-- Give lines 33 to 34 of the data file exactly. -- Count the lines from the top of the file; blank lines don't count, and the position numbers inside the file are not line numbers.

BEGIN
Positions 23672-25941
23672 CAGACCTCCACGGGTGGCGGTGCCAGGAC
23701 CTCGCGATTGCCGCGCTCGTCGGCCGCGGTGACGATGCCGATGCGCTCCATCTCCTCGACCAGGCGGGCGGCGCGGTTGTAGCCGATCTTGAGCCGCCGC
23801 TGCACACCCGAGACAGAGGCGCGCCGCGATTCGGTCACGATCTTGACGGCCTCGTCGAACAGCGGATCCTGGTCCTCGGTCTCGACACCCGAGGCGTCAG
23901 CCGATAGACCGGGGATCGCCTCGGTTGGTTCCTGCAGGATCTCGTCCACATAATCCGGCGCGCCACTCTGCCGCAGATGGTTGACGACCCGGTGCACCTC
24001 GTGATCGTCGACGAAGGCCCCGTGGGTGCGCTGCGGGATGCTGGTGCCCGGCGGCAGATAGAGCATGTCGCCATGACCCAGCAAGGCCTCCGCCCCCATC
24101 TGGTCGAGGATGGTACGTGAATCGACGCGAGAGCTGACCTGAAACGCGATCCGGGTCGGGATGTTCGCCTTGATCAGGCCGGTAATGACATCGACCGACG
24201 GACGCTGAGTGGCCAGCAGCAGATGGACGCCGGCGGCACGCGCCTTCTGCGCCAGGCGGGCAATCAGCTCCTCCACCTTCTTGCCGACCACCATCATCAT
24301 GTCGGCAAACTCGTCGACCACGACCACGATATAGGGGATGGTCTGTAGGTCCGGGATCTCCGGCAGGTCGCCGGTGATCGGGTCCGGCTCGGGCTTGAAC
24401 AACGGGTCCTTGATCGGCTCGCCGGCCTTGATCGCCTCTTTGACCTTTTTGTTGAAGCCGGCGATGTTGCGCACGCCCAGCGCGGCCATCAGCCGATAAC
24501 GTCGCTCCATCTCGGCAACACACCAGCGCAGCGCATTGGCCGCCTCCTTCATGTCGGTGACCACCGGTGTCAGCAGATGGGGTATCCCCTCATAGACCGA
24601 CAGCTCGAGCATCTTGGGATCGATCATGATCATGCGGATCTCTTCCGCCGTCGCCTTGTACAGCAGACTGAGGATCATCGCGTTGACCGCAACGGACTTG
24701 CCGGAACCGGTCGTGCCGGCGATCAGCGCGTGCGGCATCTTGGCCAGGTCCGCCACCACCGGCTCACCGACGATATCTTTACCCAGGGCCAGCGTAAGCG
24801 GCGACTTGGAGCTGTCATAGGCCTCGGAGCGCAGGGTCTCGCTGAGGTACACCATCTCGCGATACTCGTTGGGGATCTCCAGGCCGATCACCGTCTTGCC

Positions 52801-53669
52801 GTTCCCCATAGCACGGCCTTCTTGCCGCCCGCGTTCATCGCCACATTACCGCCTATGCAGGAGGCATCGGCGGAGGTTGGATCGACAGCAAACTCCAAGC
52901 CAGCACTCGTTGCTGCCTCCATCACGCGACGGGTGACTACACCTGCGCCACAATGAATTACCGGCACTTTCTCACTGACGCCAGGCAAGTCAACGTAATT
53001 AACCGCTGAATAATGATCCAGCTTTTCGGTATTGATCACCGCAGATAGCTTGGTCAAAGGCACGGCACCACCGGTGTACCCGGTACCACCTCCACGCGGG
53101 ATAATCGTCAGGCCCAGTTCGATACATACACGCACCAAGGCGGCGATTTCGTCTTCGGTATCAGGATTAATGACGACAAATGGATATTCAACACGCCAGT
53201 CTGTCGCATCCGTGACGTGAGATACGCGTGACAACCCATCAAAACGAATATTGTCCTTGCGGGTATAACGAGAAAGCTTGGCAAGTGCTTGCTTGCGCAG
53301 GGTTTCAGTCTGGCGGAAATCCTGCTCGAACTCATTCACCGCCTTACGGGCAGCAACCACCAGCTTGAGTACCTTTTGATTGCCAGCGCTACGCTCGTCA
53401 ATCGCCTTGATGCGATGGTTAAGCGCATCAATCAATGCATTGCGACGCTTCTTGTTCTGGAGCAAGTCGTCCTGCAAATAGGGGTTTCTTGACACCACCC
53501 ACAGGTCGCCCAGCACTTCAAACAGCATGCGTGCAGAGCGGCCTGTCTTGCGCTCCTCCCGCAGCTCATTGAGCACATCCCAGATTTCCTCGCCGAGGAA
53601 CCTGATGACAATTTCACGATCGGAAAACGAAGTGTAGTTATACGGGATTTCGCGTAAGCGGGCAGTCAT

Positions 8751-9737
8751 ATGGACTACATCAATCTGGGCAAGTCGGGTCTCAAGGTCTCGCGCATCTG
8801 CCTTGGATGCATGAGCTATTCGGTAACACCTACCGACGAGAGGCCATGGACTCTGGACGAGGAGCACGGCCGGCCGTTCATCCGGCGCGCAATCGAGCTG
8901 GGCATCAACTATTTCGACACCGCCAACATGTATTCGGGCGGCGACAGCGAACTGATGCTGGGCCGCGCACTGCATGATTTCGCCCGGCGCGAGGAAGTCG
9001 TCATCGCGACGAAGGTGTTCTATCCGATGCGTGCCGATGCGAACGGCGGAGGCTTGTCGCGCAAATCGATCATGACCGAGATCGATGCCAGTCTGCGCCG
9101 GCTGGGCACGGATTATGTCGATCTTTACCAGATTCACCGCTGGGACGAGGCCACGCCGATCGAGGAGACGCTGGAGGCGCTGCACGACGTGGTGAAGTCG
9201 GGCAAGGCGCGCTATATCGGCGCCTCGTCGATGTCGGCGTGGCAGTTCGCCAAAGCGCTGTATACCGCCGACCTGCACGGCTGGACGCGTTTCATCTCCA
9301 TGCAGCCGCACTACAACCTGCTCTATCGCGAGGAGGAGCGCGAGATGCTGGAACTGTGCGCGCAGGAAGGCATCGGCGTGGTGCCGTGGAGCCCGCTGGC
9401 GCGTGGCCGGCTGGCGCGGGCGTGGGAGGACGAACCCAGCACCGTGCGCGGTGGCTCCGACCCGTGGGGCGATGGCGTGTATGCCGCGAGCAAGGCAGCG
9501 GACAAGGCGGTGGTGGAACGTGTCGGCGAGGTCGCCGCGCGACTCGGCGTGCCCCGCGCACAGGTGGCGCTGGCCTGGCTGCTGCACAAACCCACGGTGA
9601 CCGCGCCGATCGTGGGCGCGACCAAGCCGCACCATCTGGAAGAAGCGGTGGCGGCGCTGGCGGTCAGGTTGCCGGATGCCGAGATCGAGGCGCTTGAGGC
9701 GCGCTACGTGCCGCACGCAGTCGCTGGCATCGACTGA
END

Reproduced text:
9401 GCGTGGCCGGCTGGCGCGGGCGTGGGAGGACGAACCCAGCACCGTGCGCGGTGGCTCCGACCCGTGGGGCGATGGCGTGTATGCCGCGAGCAAGGCAGCG
9501 GACAAGGCGGTGGTGGAACGTGTCGGCGAGGTCGCCGCGCGACTCGGCGTGCCCCGCGCACAGGTGGCGCTGGCCTGGCTGCTGCACAAACCCACGGTGA